As we know, not all violence is labeled and punished by the state as a crime. I, also, believe it is more difficult to identify violence that we are culpable in. In the previous paragraph, even though you were implicated in the hypothetical violence, it was easy to identify because we know those actions are crimes and we know you have harmed a person in need through theft. Now, let’s consider a similar situation I, and probably you too, are more familiar with. Walking home, you see a person sitting alone, not bothering anyone. You know this person is hungry; the same kind of hunger the person is feeling in the first hypothetical. This time, you have a sandwich. After making eye contact with the person for a brief second, you turn your head away, and you walk by the hungry person. You are not hungry, and, just as before, you will put the sandwich in the refrigerator. You may or may not eat the sandwich as the days pass. As we know, your actions in this situation are not considered criminal by the state. You will not be punished by fine or jail time for walking by someone in need. But, using the definition of violence, the act of walking by someone in need, your act, is violence. You have harmed this person physically and emotionally. You walked by the person consciously knowing that it would injure him or her by prolonging the individual’s hunger. This assertion does not resonate with our moral consciousness as the first hypothetical did, but it fulfills the criteria for violence the same way. You knowingly harmed a person. You, also, injured the person through emotional violence. You did nothing to recognize the person’s hungry state. You denied the person’s humanity by looking the other way after seeing him or her; then, you walked by. You made the person feel isolated from the community where he or she lives; after all, you would feel similarly if you were in need, and no one stopped to help you. And, at the most basic level, you humiliated this person by simply not acknowledging his or her existence. This act is at its core dehumanizing violence.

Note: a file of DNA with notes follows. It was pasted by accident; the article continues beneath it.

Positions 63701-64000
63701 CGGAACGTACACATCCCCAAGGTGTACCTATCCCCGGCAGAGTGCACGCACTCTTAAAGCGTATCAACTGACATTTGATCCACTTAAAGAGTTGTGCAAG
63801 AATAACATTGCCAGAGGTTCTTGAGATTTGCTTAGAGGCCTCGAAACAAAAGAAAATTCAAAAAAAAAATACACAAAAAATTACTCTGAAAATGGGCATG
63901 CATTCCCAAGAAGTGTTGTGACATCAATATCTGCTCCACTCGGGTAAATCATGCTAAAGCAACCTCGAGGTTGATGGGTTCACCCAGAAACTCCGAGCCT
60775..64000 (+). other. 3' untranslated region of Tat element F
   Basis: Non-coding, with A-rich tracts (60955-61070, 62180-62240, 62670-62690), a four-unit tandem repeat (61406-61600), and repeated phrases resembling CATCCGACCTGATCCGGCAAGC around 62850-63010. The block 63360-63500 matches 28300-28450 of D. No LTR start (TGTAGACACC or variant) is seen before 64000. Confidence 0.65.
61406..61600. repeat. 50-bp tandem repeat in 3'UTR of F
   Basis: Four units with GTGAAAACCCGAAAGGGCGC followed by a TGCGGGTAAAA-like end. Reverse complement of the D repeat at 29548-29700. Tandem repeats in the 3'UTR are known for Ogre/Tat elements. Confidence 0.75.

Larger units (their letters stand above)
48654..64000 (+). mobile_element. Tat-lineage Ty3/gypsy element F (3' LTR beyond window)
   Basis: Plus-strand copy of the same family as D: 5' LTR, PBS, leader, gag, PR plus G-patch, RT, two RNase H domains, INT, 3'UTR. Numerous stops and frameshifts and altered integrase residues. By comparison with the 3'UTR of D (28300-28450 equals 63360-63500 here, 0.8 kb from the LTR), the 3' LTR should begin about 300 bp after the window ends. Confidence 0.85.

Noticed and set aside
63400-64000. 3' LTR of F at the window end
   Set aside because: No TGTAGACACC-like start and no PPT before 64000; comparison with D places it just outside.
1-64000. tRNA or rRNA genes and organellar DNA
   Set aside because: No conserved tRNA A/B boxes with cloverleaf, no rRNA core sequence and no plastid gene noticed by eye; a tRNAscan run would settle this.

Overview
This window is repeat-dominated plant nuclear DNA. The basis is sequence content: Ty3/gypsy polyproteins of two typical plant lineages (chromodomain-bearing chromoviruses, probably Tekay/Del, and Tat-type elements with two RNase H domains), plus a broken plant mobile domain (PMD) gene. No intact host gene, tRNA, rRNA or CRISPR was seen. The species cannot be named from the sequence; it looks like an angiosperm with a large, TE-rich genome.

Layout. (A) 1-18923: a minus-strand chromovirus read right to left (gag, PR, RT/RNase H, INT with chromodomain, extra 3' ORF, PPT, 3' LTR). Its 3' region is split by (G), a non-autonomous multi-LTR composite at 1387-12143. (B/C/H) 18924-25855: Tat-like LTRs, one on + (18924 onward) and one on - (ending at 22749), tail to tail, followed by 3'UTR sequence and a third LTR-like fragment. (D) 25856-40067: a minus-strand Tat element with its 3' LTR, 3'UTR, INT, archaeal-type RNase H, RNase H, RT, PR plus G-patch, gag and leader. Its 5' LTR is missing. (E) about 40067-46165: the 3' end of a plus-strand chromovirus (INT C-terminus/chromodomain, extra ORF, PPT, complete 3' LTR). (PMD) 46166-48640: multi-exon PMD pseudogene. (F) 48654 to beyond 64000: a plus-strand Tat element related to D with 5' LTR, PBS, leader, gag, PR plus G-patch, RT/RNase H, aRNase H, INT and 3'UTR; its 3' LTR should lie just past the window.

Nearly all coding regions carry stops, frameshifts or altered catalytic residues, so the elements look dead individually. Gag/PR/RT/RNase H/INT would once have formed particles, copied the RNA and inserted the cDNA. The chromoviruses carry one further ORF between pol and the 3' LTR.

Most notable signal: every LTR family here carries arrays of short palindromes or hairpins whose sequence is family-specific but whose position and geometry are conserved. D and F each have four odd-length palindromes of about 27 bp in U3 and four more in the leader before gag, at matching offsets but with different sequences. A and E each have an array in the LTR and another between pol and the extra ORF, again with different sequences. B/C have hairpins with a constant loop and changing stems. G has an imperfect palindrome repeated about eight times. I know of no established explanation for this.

Some will object to the application of the criteria in the second hypothetical situation. And, these people will not be alone in their initial reaction. Some will argue that walking by someone is different from taking something from someone. By law, it is. But, morally, it is not. In both situations, you have the power to help or hurt the person. Your choice of committing an act of violence or not exists in how you conduct yourself. People will, also, argue that walking by the person in need cannot be an act of violence because no physical force has been exerted on the person as it was in the first hypothetical when the sandwich was taken. The act of walking by someone in need is neglect, and, as our society understands neglect, it is a crime in certain circumstances. A person is charged with neglect if he or she leaves a child in a hot car during the summer. In this case, the person may simply walk away from the car not exerting a physical force on the child, but, legally, we know that person is responsible for the child’s welfare. Surely, neglect as violence towards a child, also, applies as violence towards an adult. In the case of the second hypothetical, you may not be legally responsible for the person in need, but you are morally responsible. And, whether you consider neglect action or inaction, it is violence.